clock & barometer repairs
01277 658800   Billericay


grandfather clock repairs from £350

Longcase clocks generally have a 'seconds' (or Royal) pendulum - that is to say the pendulum (around 39 inches to the centre of the bob) takes exactly one second to swing in each direction. Often 8-day clocks have a subsidiary seconds hand and some from around 1710 may feature automata, too, such as Old Father Time (Image 1) or a ship that rocks back and forth. Some also have a moon phase dial and if you live in the northern hemisphere and came to this page looking for help in resetting the moon dial of your longcase clock, here is a simple visual guide on SETTING A MOON PHASE DIAL.

There are some excellent books, such as Darken and Hooper's English 30 Hour Clocks and Tom Robinson's The Longcase Clock. For dating tips try Richard Barder's English Country Grandfather Clocks (brass dials) or Brian Loomes' White Dial Clocks.

Many enthusiasts remove the movement and bring it to me for stripping and cleaning and checking (from £350); if you don't feel confident, I will come and remove it for £40 plus travel costs. Overhauling a longcase movement takes a lot of time and special tools and equipment, like small and large lathes, bushing machine, large depthing tool and countless special hand tools. I always strip these movements completely to clean the parts individually in an ultrasonic tank of solvent to remove all the dirt and congealed oil before looking for signs of wear and checking that the wheels, pinions and pallets engage properly. If the wear is excessive, I will also redress worn pallets, burnish (or replace) pivots and rebush worn pivot holes, replace teeth or whole wheels, and if required I will then finish all the parts with French chalk to give the brass a good lustre before re-assembly and oiling. I will fit new ropes or gut lines unless the existing ones are in tip-top condition. All this is at extra cost because no two clocks require the same amount of work but I think you'll find my servicing charges are much lower than you'll be quoted elsewhere.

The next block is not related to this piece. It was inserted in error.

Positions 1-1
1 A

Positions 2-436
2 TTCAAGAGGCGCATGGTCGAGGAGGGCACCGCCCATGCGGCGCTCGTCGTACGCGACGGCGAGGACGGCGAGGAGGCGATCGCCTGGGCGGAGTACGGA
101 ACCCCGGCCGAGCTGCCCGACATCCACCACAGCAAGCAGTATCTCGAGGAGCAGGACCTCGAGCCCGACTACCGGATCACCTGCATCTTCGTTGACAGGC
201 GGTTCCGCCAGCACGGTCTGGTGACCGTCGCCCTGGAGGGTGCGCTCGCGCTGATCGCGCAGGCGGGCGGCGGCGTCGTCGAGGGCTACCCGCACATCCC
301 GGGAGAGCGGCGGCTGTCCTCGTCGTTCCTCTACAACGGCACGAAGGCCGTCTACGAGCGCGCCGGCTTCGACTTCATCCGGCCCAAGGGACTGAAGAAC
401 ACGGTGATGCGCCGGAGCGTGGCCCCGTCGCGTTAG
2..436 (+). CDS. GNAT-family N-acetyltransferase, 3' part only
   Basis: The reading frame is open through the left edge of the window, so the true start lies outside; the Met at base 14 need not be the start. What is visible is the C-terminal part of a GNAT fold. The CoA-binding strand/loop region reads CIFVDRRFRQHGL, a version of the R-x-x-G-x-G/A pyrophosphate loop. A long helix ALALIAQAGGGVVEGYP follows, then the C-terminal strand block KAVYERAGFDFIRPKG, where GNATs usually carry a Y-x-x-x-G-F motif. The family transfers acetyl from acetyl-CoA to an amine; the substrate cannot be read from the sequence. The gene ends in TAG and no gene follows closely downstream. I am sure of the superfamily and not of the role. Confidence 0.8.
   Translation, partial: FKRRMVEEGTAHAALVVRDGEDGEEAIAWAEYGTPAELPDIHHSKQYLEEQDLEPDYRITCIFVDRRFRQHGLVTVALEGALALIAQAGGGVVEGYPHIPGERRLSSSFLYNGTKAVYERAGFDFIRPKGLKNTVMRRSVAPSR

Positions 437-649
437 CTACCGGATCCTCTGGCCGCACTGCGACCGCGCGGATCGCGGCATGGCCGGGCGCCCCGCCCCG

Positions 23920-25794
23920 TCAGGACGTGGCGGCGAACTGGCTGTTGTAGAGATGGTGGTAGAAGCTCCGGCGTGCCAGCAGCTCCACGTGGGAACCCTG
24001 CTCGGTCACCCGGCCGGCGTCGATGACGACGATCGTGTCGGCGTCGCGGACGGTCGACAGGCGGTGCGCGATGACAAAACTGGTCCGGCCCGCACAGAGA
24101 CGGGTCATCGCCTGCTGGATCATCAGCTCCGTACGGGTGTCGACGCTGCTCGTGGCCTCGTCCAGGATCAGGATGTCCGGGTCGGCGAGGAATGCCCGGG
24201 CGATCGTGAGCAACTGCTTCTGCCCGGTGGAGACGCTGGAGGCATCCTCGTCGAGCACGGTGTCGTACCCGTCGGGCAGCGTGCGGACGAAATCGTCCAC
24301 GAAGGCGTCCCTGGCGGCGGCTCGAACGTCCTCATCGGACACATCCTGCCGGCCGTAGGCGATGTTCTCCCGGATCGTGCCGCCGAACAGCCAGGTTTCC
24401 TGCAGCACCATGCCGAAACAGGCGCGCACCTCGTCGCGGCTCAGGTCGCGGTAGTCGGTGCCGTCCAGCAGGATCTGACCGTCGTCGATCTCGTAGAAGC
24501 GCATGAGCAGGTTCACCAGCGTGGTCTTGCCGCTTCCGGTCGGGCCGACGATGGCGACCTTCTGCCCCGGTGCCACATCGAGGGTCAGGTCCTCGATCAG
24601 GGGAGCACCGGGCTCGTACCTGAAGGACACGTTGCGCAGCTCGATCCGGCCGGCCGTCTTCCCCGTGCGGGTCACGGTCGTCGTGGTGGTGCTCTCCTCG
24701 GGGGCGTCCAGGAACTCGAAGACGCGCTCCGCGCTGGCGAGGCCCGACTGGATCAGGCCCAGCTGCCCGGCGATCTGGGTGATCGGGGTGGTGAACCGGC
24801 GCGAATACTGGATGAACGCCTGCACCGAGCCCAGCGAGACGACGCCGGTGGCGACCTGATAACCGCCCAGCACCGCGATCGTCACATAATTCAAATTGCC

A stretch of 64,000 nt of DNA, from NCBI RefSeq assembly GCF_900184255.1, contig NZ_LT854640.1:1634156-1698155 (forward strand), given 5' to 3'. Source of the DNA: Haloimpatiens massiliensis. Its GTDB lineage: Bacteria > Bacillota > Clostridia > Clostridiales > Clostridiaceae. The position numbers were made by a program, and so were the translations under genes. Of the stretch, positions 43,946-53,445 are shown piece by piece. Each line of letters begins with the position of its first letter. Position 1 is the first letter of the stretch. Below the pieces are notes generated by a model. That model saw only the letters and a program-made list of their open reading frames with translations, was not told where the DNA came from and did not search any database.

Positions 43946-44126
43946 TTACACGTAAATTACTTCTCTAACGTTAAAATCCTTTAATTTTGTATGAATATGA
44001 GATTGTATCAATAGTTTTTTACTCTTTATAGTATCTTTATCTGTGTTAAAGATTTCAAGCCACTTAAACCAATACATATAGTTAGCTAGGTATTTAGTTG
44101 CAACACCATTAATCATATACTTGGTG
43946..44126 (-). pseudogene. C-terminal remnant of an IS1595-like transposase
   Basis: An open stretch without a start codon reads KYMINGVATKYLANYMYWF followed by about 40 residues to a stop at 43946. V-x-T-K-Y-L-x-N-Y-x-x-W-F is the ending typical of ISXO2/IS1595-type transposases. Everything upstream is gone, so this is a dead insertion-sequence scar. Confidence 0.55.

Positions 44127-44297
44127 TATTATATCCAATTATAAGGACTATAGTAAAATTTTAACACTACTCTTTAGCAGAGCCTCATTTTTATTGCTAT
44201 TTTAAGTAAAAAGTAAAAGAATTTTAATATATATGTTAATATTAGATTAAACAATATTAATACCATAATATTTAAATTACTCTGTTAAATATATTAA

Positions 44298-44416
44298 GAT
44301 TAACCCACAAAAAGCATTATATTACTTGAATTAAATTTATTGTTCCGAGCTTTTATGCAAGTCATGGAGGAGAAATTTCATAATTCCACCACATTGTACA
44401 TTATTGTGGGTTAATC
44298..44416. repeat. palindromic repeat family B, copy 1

There is an additional charge of £60 (plus travel costs) for personal delivery of the finished movement, installation, and setting up in your own home within Essex. In most cases, this is not optional because setting up a longcase clock is more complex than many owners anticipate and if they are left to install it themselves and cannot get it to run properly, they are likely to presume that it's something I've done or not done.

Not all clocks require a service to get them running so I can arrange a home visit (£100 for a half day) to work on them. A common problem with 8 day movements is that the lines become entangled or wrapped round the winding squares when the weights are taken off for decorating. Or you might find after a house move that it won't run in its new position because it's not in beat or the end or the pendulum is broken.

With 30hr movements, chains are often ill-fitting. They come in several pitch sizes and matching the right one to the existing sprockets is not as easy as it might seem: to arrive at the required internal link size, just multiply the sprocket diameter by Pi and divide the answer by the number of spikes on the sprocket, then halve the result and multiply by 1.1 - helpful, but not that helpful as clock chain is measured and sold by the number of lpr (links per foot)! Often old chains are stretched and then they tend to ride up over the teeth on the sprocket, resulting in an occasional clunk as the chain slips. The best solution is to replace both sprockets and fit a new chain (cost £150, or £120 if part of a full service).

If it's a brass dial clock and the silver is worn so the brass shows through in patches, I can re-silver the chapter ring, calendar dial, name plate and other dial parts for an additional £75. This makes a truly staggering improvement visually as you can see in the photographs on the right. And if the black wax in the engraved numerals is missing in parts, I can re-wax it, too.

All paid for work's guaranteed for a year.

It's essential that the clock case is anchored to the wall to keep it steady and if yours is not, I will also do this for an additional £60 while I'm there.

If you still plan to do it yourself, please first have a look at my six-part self-help series here: next



  • Worn dial
  • Resilvered dial
  • Dial detail
  • Before cleaning
  • After cleaning